Serene Life

by garik

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19

When discussing the number of colors perceptible to the human eye, I tend to refer to the 2.4 million colors of the CIE 1931 XYZ color space. It is a fairly solid, scientifically founded number, although I do admit it may be limited in context. I think it may be possible for the human eye to be sensitive to 10-100 million distinct "colors" when referring to ...


13

It makes some measurable difference but does not tell the whole story. DxOMark's portrait score is a technical assessment of the output of various cameras specifically in terms of color depth, which they carefully describe as having a "correlation" with color sensitivity, which is the actual nuance in color. If you look at the results of that metric, you ...


11

More bits usually doesn't mean more range, but more precision. That is to say, the ends of the scales, the blackest blacks and whitest whites, will stay where they are (at 0 and the max value) but the number of values between them will be greater with more bits. You quickly fall into diminishing returns here as there simply is no need for that much ...


10

Cambridge in Colour has a very good article on this. If the sensor has a linear A/D converter, the bit depth would cap dynamic range at at 14 EVs as a theoretical limit. However, if it is non-linear, then the bit depth doesn't necessarily correlate. From that, I think we can determine that the sensor in the K-5 doesn't have a linear A/D converter. I can ...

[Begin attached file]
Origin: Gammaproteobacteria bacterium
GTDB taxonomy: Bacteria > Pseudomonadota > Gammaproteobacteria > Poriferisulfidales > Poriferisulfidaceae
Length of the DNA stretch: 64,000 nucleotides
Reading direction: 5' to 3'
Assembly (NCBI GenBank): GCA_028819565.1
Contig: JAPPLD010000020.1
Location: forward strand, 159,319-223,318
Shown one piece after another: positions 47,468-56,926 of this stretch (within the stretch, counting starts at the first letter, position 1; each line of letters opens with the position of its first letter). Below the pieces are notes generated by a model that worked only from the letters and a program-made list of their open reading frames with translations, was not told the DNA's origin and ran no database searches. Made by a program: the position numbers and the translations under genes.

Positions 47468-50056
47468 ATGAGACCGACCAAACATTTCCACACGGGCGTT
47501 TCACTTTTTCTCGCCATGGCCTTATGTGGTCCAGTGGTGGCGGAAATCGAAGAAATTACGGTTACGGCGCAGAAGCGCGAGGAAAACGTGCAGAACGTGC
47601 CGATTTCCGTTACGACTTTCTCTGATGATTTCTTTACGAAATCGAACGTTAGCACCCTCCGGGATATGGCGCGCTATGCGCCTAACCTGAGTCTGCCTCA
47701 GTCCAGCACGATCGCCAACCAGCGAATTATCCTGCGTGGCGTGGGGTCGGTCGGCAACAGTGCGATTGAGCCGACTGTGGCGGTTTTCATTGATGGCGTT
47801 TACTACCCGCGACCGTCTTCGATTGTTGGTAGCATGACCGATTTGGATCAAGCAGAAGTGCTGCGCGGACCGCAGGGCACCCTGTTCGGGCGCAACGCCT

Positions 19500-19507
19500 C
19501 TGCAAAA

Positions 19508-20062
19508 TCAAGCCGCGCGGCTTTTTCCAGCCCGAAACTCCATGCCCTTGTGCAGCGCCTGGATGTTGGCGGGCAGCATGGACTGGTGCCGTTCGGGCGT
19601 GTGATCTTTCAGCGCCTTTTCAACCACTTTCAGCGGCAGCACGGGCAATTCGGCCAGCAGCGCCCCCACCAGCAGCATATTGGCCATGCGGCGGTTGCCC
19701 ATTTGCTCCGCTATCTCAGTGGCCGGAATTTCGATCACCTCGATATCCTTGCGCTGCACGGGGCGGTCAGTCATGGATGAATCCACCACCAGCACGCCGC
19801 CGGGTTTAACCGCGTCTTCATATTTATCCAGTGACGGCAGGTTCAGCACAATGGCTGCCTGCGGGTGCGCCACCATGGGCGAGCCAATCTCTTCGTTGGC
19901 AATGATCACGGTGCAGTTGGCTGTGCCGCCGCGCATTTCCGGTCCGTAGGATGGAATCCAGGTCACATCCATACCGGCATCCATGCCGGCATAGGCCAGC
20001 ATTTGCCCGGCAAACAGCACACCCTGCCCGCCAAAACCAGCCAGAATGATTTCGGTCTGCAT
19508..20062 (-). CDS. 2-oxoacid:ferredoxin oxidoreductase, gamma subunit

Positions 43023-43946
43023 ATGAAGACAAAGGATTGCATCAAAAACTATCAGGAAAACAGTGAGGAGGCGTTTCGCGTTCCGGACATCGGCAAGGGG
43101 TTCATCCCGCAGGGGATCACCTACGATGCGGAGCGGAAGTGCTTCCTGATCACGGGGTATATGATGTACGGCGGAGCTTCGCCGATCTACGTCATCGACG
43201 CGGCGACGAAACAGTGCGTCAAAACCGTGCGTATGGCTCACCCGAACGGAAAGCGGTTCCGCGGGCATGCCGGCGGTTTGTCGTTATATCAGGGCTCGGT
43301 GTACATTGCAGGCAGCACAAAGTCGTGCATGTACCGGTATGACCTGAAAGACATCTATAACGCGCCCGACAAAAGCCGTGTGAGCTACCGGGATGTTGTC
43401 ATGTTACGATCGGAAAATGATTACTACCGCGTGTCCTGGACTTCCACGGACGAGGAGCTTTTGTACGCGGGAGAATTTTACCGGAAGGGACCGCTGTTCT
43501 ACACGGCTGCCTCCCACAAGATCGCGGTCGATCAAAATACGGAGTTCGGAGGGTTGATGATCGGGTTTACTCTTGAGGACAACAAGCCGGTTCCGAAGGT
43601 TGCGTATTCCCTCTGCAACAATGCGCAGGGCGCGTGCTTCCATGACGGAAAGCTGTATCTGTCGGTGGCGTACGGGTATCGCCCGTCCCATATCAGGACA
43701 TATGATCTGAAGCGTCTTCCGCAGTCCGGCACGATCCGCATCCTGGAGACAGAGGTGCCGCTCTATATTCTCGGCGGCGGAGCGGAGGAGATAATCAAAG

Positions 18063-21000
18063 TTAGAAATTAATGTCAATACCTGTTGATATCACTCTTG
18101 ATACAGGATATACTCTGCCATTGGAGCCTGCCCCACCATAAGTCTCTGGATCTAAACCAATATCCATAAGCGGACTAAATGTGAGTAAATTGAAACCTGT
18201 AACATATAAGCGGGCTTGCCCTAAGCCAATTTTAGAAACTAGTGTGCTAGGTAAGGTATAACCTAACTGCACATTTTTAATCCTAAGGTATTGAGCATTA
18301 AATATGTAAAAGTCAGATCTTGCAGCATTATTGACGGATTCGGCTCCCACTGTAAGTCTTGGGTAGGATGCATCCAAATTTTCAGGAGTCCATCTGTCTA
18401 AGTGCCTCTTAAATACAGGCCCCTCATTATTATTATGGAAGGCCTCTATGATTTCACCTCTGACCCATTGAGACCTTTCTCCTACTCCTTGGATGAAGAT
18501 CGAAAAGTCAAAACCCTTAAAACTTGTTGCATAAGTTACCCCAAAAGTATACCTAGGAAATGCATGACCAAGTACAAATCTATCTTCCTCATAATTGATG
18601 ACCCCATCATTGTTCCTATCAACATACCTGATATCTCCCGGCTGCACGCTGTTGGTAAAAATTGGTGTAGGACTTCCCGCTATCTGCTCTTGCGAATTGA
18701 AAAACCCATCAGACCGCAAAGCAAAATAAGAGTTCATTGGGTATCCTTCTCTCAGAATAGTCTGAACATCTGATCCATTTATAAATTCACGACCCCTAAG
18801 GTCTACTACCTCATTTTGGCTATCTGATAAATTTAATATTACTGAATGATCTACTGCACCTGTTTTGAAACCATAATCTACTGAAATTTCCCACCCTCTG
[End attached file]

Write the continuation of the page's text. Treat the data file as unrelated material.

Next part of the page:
10

Bit depth and color space are not the same thing, and neither are they mutually exclusive. They are different things that exist simultaneously. For a particularly simple explanation: Bit depth determines the fineness with which each distinct color is graded. Color space determines the extent within which those colors are distributed. Let's take sRGB and ...


9

The photosites of a digital sensor are actually analog devices. They don't really have a bit depth at all. However, in order to form a digital image, an analog-to-digital converter (A/D converter) samples the analog signal at a given bit depth. This is normally advertised in the specs of a camera — for example, the Nikon D300 has a 14-bit A/D converter. But ...


9

Basically, life color information is like a box of chocolates crayons... Color information is stored in integers, not analog values — there are a discrete, countable number of colors that can be described at a certain bit depth. Think of the color space like a box of crayons of different colors. A color space describes the types of crayons that are ...


6

You probably need to analyze things step-by-step as your question makes little sense. If you shoot RAW, then your card will contain RAW files. They should have an extension other than JPG. You should be able to confirm this simply by browsing to your card using the operating system file manager. If you see a RAW file (.CRW, .CR2, etc) than you have a RAW ...


6